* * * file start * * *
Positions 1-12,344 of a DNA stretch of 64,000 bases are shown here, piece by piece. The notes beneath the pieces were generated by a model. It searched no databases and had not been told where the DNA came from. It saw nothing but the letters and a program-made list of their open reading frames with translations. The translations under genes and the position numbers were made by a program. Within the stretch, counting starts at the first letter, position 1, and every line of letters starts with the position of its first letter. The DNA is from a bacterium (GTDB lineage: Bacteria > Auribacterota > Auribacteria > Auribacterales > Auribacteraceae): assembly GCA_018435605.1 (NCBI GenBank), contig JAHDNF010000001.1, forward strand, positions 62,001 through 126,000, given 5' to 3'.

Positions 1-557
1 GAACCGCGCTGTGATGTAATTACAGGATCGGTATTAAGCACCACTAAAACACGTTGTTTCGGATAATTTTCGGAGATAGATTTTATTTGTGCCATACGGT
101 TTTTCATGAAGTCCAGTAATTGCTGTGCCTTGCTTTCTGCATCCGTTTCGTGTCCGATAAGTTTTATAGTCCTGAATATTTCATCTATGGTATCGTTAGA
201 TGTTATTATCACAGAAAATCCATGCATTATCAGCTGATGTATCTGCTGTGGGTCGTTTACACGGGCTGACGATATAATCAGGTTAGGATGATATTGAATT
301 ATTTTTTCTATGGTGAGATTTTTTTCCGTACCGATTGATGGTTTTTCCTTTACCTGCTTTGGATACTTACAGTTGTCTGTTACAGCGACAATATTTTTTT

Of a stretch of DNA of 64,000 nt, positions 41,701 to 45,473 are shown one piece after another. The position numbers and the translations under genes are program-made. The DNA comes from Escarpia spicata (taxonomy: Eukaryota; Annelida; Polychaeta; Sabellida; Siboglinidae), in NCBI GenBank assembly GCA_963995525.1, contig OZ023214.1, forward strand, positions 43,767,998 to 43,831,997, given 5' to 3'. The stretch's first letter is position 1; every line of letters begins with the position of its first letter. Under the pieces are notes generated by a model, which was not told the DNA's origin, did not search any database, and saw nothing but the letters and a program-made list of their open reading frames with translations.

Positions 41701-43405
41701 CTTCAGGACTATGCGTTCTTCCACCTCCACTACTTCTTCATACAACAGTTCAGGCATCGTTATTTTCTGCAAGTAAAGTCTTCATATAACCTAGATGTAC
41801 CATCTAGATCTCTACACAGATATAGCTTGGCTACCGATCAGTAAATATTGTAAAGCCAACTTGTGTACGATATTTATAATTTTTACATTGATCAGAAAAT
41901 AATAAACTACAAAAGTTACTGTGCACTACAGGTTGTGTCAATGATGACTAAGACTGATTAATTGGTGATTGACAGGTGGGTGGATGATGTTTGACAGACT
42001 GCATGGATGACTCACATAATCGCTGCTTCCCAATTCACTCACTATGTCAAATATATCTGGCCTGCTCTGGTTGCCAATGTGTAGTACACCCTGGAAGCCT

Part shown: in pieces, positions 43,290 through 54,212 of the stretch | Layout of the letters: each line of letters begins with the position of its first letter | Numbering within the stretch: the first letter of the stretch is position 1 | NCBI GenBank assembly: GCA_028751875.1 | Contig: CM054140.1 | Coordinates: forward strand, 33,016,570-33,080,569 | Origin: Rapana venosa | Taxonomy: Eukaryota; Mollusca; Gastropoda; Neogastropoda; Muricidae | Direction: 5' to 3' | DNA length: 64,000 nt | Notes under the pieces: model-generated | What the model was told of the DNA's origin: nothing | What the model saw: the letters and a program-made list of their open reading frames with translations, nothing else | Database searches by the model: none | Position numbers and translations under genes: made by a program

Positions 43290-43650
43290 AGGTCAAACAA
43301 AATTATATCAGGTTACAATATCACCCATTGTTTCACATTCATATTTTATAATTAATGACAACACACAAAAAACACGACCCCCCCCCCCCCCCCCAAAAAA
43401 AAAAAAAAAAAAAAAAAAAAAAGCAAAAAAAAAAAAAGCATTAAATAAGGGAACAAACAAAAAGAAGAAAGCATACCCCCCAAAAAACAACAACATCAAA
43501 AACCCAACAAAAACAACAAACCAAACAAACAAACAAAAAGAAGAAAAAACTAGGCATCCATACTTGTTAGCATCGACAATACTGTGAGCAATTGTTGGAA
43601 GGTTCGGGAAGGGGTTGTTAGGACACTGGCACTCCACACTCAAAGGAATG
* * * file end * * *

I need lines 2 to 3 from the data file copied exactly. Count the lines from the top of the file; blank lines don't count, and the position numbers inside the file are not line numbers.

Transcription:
Positions 1-557
1 GAACCGCGCTGTGATGTAATTACAGGATCGGTATTAAGCACCACTAAAACACGTTGTTTCGGATAATTTTCGGAGATAGATTTTATTTGTGCCATACGGT